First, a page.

Speaking of Xaudia and vintage European ribbons, I also have two pairs of Reslo RBT/H 30-50 ohms Hi-Z miniature ribbon mics. Unlike the huge and super heavy Melodium, the Reslo is smaller than most dynamic mics. The Beatles (and many other bands from that era) used them as vocal mics live, giving them a bit of a cult following. Rather than on vocals, I have found that they work beautifully on string quartets—explains why I have 4 of them.

I had them equipped with the Xaudia Beeb Upgrade, which brings them back to 1961 BBC specs. The mod consists of swapping the transformer, converting the output from 50Ω to 300Ω, and reversing the motor assembly so the ribbon is closer to the front. This upgrade yields an extra 10dB of clean gain and reduces the noise of the mic, which is why these work great on strings!

Besides many lush and beautiful string quartets, I’ve also used them to re- cord the Dither Quartet—four electric guitar players who are very particular about their amp sound—and they loved these mics!

Syncron AU7a phantom power PCBs

Twelve years since first writing about the Syncron AU7a, I can finally offer a neat phantom power conversion. I converted a few of these in the past by hacking the original board or even building a tube circuit, but this is a better, tidier approach. A big thank you to Robert at Russell Technologies for designing boards and a better circuit from my sketches.

My Syncron AU7a converted for phantom power

The Syncron AU7a was one of the earliest transistorised condenser microphones, and was also sold as the Fairchild F-22. It ran on four mercury batteries, which had a tendency to leak after a few decades and are now obsolete. Conversion to run on phantom power seems sensible, but the original circuit used a P-channel JFET and positive ground, which are not compatible with modern phantom power supplies. A new circuit and a new PCB will make things a lot simpler. 

Syncron AU7a – circuit for P48 operation

We tried to stay close to the original philosophy, with a single transistor circuit which re-uses the Syncron transformer (above). The Syncron microphones that I have worked on did not use a source resistor bypass cap, but I had much better results with one in place. Dan Zellerman kindly supplied a version of the schematic which shows a 470 pF bypass cap, which was absent from my microphones. 

Working on these microphones is a bit of a pain because of the construction, and getting everything apart is the hardest part of this modification. The first job is to carefully remove the grill and capsule – put the capsule somewhere safe! The circuit is soldered inside a brass ring, and I needed to use a hot air gun and 80 watt iron to release that part. Some of the screws and mounting posts were also soldered in place. The transformer should be carefully removed, ready for re-use in the new circuit.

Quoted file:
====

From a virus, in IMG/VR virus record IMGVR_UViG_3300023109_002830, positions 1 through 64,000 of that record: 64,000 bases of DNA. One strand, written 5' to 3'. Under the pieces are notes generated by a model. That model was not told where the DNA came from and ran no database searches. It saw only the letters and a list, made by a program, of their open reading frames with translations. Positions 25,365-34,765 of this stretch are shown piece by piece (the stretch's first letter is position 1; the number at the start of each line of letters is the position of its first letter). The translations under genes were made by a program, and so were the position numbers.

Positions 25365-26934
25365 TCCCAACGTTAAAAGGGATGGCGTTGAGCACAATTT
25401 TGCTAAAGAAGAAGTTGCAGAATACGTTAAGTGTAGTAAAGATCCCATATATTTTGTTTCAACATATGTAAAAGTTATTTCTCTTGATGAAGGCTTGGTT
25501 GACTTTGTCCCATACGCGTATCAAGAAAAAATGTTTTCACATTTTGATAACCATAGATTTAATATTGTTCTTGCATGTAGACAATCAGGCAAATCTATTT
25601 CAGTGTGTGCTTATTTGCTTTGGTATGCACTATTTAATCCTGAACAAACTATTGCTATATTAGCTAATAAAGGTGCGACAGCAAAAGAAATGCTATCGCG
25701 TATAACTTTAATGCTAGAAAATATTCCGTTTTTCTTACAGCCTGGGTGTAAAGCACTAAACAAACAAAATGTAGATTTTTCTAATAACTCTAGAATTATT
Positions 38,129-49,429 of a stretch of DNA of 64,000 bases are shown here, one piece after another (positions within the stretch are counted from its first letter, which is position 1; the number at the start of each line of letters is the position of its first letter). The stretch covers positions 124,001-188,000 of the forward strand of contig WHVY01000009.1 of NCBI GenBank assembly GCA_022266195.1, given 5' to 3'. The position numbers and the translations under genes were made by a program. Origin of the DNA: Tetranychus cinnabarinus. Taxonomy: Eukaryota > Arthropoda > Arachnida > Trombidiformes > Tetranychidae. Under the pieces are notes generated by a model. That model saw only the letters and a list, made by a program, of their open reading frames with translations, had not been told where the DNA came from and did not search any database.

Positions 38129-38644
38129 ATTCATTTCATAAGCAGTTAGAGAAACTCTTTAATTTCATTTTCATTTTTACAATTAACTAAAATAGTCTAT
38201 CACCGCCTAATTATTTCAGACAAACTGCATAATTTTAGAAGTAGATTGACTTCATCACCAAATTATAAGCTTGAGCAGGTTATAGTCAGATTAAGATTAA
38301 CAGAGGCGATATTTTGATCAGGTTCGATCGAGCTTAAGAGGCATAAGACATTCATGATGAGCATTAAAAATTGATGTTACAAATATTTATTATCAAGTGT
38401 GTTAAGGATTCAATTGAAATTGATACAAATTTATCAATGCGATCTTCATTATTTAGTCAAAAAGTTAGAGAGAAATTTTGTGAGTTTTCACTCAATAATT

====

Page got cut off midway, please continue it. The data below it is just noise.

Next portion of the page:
New circuit board for Syncron AU7a

The board is then populated and soldered with the exception of R5, which needs to be adjusted to bias the JFET. Either a J201 or 2N3819 will work here. To find a suitable value for the source resistor, I connected a decade box and messed around until the junction with R1 was at 12 volts. (For this example, the value if R5 was 5K1 ohms.). Another way is to hook it up to a scope and inject a sine wave, checking for highest gain and lowest distortion of the waveform, or you can even do it by ear with a pair of headphones. You’ll get a similar value either way. Larger capacitors go on the reverse side of the board, along with the transformer.
Transformer side of the circuit board.

Some of the clearance is tight and care should be taken to avoid shorting to the ring that surrounds the circuit. And at some point that ring needs to be soldered to ground to ensure good shielding. I used an 80 watt iron on the outside of the ring and fed the solder in from inside. Any flux residue and other crud should be cleaned from the board when all the soldering is done. A drop of glue between the ring and board would also be sensible – be sure to keep the glue away from the high impedance components.

New AU7a circuit in place awaiting clean-up.

The capsule can now carefully be put back in position and connected to the circuit, followed by reassembly of the rest of the microphone. This updated Syncron AU7a sounds very nice and with the new circuit it has a useable output level and the signal to noise is good. The output impedance is approximately 200 ohms with the transformer secondary windings wired in series or 50 ohms if wired in parallel.

Inside the AU7a with the new circuit board.
Below is a frequency sweep compared with a Sony C48 in cardioid mode. The updated Syncron has a similar output level to the Sony.
Syncron (green) and Sony C48 (blue) responses compared.